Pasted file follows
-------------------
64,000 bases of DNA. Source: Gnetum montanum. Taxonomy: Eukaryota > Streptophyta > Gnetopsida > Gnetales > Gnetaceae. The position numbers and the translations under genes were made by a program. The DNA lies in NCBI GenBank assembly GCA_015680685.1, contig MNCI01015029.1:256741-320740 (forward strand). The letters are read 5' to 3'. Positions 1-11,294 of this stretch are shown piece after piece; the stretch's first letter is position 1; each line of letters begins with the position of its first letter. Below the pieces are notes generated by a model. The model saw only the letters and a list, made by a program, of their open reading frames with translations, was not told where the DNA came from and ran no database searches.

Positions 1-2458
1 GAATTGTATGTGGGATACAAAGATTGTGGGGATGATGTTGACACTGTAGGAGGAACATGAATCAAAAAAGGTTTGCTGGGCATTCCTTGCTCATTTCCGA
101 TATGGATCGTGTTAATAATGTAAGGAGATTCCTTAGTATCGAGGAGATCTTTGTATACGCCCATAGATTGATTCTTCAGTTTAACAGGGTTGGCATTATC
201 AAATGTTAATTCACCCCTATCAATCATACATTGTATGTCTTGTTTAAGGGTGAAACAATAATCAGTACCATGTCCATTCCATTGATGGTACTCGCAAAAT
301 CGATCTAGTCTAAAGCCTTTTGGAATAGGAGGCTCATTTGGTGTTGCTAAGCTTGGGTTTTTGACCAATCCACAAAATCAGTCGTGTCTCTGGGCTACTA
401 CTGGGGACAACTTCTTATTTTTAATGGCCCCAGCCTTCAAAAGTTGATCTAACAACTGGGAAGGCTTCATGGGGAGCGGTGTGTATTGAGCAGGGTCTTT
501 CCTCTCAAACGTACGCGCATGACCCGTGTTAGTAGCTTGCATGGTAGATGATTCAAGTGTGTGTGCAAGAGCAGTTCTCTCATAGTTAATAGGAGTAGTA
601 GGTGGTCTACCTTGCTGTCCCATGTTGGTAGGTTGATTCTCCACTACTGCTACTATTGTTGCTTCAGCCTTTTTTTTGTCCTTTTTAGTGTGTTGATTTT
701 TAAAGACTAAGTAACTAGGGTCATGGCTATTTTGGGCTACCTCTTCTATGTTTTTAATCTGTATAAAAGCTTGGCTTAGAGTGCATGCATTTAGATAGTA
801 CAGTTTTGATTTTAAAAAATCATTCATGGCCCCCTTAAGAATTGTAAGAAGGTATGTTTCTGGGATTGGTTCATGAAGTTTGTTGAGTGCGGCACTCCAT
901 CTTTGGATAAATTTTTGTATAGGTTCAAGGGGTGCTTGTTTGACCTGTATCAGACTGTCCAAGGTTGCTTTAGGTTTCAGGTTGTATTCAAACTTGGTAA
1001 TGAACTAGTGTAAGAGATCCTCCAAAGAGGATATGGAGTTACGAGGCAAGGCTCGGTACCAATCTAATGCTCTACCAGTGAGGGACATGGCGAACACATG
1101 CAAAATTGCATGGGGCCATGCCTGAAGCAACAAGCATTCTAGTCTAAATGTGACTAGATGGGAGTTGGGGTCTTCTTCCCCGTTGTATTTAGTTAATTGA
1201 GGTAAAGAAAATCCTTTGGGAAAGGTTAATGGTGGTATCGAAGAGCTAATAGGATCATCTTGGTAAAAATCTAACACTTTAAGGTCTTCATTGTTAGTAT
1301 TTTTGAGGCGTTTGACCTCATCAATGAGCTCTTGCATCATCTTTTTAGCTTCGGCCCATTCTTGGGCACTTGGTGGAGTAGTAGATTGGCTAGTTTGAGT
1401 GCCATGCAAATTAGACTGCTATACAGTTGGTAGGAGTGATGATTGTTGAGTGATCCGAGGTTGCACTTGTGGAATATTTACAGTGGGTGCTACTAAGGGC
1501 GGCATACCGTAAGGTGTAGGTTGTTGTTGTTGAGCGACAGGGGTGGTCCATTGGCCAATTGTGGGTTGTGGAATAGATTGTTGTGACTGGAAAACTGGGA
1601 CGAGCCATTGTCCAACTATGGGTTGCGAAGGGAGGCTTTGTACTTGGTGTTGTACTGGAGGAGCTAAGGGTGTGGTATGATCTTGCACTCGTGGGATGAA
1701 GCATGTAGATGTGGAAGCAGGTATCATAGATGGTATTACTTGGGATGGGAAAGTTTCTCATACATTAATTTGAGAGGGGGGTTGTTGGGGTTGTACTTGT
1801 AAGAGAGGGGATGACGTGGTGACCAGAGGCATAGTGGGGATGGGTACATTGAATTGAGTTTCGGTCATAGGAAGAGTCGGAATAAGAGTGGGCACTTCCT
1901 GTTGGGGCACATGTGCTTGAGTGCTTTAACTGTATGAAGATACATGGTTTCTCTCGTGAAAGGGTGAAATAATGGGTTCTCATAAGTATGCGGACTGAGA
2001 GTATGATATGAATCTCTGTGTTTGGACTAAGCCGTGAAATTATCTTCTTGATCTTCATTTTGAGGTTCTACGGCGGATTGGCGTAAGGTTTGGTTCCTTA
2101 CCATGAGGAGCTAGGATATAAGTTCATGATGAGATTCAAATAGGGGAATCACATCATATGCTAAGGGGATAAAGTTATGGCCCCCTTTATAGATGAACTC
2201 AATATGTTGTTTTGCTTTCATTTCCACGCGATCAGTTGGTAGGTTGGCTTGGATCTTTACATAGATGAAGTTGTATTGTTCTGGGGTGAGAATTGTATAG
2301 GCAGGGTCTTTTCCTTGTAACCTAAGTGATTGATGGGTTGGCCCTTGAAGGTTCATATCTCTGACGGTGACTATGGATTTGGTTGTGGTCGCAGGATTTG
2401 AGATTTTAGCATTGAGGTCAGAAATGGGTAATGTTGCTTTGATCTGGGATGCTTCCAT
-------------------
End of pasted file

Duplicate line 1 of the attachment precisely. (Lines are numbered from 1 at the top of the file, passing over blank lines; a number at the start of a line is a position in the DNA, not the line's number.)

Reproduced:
64,000 bases of DNA. Source: Gnetum montanum. Taxonomy: Eukaryota > Streptophyta > Gnetopsida > Gnetales > Gnetaceae. The position numbers and the translations under genes were made by a program. The DNA lies in NCBI GenBank assembly GCA_015680685.1, contig MNCI01015029.1:256741-320740 (forward strand). The letters are read 5' to 3'. Positions 1-11,294 of this stretch are shown piece after piece; the stretch's first letter is position 1; each line of letters begins with the position of its first letter. Below the pieces are notes generated by a model. The model saw only the letters and a list, made by a program, of their open reading frames with translations, was not told where the DNA came from and ran no database searches.